I often look back on my life and wonder just how poor we might have been. We lived with our grandparents for a while when my parents ventured out to Ohio to find work. That must have been a difficult time or my grandparents financially, but we never knew it, we always had a garden to rely on for food. We did not have meat at every meal, but on Sunday it seemed there was always a feast.
We did not have an abundance of toys. We often received several gifts at Christmas, but I do not recall many birthday gifts if any. Birthdays were always celebrated – first with either being awakened by someone greasing your nose with butter or blackened with soot from the fireplace. We all got birthday ‘spankings’ which did not hurt and were more celebratory – one for every year of your life and of course – one more ‘to grow on’ (that one always stung a little!)
Instead, being outside and exploring nature was how we occupied our time. I have written about growing up near the creek which you can read here. I found the most fascinating things in and around the creek bed. This is how I came to collect small shards of glass.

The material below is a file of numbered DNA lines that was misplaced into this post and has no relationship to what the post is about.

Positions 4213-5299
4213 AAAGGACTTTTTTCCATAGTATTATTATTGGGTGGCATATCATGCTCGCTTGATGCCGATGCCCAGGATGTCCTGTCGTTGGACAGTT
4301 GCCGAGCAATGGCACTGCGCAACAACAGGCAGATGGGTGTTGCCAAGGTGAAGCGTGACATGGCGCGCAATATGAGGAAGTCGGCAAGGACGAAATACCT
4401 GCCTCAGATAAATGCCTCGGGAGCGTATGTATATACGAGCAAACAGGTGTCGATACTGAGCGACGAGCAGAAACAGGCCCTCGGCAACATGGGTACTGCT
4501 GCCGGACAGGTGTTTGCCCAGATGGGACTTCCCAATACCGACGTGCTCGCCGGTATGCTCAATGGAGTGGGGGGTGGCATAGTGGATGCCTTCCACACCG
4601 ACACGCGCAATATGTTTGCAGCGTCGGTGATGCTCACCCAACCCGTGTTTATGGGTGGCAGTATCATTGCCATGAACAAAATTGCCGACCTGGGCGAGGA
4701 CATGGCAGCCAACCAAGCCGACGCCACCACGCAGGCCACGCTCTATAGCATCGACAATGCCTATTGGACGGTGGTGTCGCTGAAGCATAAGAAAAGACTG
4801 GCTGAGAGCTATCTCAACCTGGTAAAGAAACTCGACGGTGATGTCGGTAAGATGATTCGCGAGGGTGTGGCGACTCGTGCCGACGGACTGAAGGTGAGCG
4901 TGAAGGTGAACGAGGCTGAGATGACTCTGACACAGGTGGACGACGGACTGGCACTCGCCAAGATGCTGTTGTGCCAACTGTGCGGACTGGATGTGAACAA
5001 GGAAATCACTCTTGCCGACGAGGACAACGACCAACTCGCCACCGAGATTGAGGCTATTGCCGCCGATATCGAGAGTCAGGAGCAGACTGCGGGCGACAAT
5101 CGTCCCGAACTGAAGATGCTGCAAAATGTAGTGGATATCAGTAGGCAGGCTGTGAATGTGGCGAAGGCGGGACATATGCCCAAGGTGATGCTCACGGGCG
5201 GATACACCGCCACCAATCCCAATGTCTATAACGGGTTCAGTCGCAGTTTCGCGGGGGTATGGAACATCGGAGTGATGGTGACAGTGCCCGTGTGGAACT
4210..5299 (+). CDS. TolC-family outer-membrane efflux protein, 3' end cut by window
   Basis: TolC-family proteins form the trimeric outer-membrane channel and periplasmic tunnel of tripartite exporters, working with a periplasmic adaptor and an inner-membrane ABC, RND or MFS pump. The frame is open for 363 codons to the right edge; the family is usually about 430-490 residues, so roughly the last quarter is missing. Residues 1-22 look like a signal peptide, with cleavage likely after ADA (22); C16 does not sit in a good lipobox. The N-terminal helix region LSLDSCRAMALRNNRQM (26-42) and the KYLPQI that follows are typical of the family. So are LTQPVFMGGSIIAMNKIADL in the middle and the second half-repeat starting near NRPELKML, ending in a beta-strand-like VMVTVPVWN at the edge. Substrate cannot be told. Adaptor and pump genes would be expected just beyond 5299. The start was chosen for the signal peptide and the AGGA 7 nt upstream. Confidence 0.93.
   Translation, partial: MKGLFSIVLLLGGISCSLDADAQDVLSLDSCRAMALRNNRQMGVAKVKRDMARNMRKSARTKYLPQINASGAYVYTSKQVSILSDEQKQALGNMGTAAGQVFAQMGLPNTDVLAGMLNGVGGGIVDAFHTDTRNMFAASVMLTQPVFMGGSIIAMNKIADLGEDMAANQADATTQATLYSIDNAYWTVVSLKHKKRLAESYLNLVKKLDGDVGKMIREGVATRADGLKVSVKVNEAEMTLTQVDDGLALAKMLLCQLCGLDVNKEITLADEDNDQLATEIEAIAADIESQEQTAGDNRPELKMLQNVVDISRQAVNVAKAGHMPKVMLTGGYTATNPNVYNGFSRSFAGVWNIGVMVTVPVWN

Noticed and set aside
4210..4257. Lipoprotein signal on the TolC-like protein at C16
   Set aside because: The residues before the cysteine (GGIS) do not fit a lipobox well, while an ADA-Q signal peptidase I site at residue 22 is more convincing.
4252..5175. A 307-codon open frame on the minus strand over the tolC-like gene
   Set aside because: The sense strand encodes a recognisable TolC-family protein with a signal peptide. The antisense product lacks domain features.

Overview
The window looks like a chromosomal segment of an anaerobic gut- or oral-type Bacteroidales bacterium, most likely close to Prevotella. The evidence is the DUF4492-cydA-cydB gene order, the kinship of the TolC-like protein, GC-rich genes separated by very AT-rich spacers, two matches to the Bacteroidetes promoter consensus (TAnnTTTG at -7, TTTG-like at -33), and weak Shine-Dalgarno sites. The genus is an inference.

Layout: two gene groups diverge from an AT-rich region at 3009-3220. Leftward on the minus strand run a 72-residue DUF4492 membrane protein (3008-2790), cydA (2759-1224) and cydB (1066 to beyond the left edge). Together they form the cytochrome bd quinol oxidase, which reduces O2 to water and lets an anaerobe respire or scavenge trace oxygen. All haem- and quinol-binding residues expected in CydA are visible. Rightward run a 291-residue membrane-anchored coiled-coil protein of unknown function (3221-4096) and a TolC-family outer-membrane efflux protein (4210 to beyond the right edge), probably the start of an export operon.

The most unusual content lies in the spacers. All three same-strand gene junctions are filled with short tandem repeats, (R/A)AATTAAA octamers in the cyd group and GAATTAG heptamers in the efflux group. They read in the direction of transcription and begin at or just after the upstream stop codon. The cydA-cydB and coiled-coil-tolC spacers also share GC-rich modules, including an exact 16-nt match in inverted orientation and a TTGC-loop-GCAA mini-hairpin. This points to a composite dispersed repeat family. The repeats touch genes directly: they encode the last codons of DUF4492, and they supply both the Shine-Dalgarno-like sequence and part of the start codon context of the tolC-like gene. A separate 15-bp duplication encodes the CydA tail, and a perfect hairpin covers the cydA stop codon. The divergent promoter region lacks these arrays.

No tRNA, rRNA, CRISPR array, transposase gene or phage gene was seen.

There is something quite beautiful about a piece of glass that has tumbled over the rocks so the edges are rounded and smooth. I suppose this is why sea glass is so treasured among jewelry designers. The glass pieces pulled from the creeks were often recognizable pieces of a distant person’s life.
Pop bottles (soda bottles) were a very common find and did not interest me much. It was not unusual to find the top or bottom of a bottle (they were thicker) but the most interesting was when you found the side of the bottle with the brand name intact.
My favorite pieces were small pieces of someone’s china (not that country people had china – let’s just say dishes.) A small edge of a plate with a delicate flower, or a tea cup handle with a hint of gold paint. I could weave countless stories about how these delicate objects found their way into the creek.
My glass shards were stored in the cardboard box my Barbie came in. I only kept the smooth tumbled pieces that spoke to me of another place and another life. Of all my childhood possessions, this is the one thing I miss the most.
Did you have a special object as a child you wish you still had?